Before Kittel’s win, Warsaw last hosted the Tour de Pologne in 2014 when Petr Vakoc took a hugely surprising solo win on a day that was expected to be for the sprinters. In 2011 Marcel Kittel took his first ever WorldTour victory on the opening day before going on to win another three stages of the race. In 2010, Jacopo Guarnieri was the fastest in the opening bunch sprint while Borut Bozic was the first winner in 2009. In 2007 and 2008, the race opened with a team time trial in the capital and they were won by Lampre-Fondital and Team CSC-Saxo Bank respectively, with Roberto Longo and Lars Bak becoming the first race leaders.


Stage 2: Tarnowskie Góry → Katowice (153 km)








CyclingQuotes.com said:
The sprinters that were left disappointed on the opening day will get an immediate chance to take their revenge as the second stage is another one for the fast riders. After a travel overnight, the riders are now in the hilly southern part of the country but they will wait another days before they go into the hills. That will give the sprinters another day to chase success before they head into survival mode.

One of the classic stages in the Tour de Pologne is the one that finishes in Katowice which has been visited every year since 2010. This year the city will welcome the event on the second day and it will use largely the same circuit that has been used every time. A few modifications were made in 2015 to increase the length from 12.3km to 14.7km and this year the same circuit will be used.

With the long travel, it is no surprise that the second stage is another short one. At just 153km, it brings the riders from Tarnowskie Gory to Katowice and it is another almost completely flat affair. Having done tackled a small circuit in the starting city, the riders will travel south for most of the day. There are a few rolling hills but they will do nothing to challenge the riders.Along the way, they will contest intermediate sprints at the 41.5km, 62.2km and 72.3km marks respectively.

The riders will enter the finishing circuit after 79.5km of racing and after crossing the finish line just 1km later, they will end the stage by doing five laps of the 14.7km circuit that is almost completely flat. However, there are two small climbs that will be used to hand out KOM points. The hardest comes in the first half of the circuit and will offer points on the fourth lap while the second ascent comes just 1.2km from the finish and will offer points on the second lap.

The circuit is pretty technical and has several corners interspersed with long, straight roads. However, the finale is not too complicated. The riders will turn left just before the 2km mark and then go straight through a roundabout before they head up one of the small climbs. The summit comes just before the flamme rouge which is located in a roundabout where the riders will turn around to get onto the finishing straight which is slightly descending.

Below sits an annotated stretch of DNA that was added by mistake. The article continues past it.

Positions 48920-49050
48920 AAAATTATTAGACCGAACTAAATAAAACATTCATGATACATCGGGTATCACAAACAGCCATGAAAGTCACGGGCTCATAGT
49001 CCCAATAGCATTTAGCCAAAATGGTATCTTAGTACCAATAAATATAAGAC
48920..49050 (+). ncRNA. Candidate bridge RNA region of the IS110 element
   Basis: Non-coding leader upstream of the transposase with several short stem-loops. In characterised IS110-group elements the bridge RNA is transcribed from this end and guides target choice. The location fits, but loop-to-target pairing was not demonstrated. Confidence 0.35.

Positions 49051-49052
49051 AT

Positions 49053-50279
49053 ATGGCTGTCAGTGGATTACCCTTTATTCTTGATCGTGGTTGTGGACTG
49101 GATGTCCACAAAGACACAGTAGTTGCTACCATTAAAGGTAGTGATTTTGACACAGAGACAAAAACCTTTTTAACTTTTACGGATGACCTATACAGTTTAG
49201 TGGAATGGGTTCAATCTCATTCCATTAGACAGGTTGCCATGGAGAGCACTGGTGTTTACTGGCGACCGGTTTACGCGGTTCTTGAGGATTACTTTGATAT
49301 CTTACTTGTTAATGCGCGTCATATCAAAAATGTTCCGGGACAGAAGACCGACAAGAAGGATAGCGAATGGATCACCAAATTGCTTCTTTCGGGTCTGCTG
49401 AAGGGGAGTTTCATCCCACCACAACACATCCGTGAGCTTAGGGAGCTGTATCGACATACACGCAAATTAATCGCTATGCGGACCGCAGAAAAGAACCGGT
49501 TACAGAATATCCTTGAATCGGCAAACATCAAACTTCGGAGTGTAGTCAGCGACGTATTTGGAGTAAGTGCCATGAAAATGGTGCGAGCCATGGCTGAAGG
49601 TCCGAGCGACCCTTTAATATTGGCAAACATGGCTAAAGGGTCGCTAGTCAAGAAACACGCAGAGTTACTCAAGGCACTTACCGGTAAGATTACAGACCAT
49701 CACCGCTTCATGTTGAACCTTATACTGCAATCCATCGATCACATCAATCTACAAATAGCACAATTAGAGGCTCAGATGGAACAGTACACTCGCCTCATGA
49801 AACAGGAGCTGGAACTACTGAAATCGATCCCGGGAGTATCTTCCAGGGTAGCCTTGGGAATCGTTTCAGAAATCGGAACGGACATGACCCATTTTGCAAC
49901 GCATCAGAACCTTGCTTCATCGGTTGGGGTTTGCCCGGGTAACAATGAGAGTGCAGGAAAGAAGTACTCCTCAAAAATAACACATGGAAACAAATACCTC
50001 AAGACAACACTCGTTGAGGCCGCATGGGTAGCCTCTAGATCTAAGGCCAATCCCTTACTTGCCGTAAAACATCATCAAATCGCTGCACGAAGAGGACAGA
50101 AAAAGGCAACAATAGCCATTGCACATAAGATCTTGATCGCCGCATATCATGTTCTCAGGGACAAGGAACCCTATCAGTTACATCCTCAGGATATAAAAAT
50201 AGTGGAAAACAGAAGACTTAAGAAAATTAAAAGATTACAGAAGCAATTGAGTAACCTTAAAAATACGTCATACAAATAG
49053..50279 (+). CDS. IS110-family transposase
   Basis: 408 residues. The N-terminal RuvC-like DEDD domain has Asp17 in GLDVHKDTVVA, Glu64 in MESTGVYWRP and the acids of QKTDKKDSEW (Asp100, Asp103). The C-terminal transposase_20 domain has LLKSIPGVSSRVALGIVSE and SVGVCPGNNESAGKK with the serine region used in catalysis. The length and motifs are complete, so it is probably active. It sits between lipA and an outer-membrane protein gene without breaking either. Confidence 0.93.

This could be the final opportunity for the sprinters and so there is little chance that they will miss out on the chance to sprint for the win. The late climb has often been used to make late attacks but it is no major challenge and even though it comes a bit closer to the finish than it has done in most of the past editions, it is unlikely to prevent the sprinters from having their say. The downhill sprint on a long, straight road is usually one of the fastest in the WorldTour and will be the perfect scene for the riders with the highest speed.

Last year Matteo Pelucchi continued his success by claiming his second straight stage win here ahead of Giacomo Nizzolo and Tom Van Asbroeck. In 2014 it was Jonas Van Genechten who took the biggest win of his career by holding off Jacopo Guarnieri and Luka Mezgec. One year earlier Taylor Phinney did what most thought to be impossible by making a brave move and narrowly holding off the sprinters before Steele Von Hoff beat Yauheni Hutarovich in the sprint for second. In 2012, Aidis Kruopis prevailed in a bunch sprint while Marcel Kittel was the fastest in 2011. In 2010, Hutarovich took a big WorldTour win when he beat Lucas Haedo and Allan Davis in the Polish city.


Stage 3: Zawiercie → Nowy Sącz (240 km)








CyclingQuotes.com said:
This year the course has been described as one of the hardest yet and one of the main reasons for that is the inclusion of the third stage. This year the riders will hit hillier terrain a bit earlier than usual as this third leg will see them tackle a few climbs that can create an initial selection. For the second year in a row, they will finish in the city of Nowy Sacz where Maciej Bodnar took a breakaway win and denied the sprinters in 2015 but this year a hillier run-in means that the stage will be harder. With a downhill finish, it’s not a day to win the race but it’s a day when you can definitely lose it.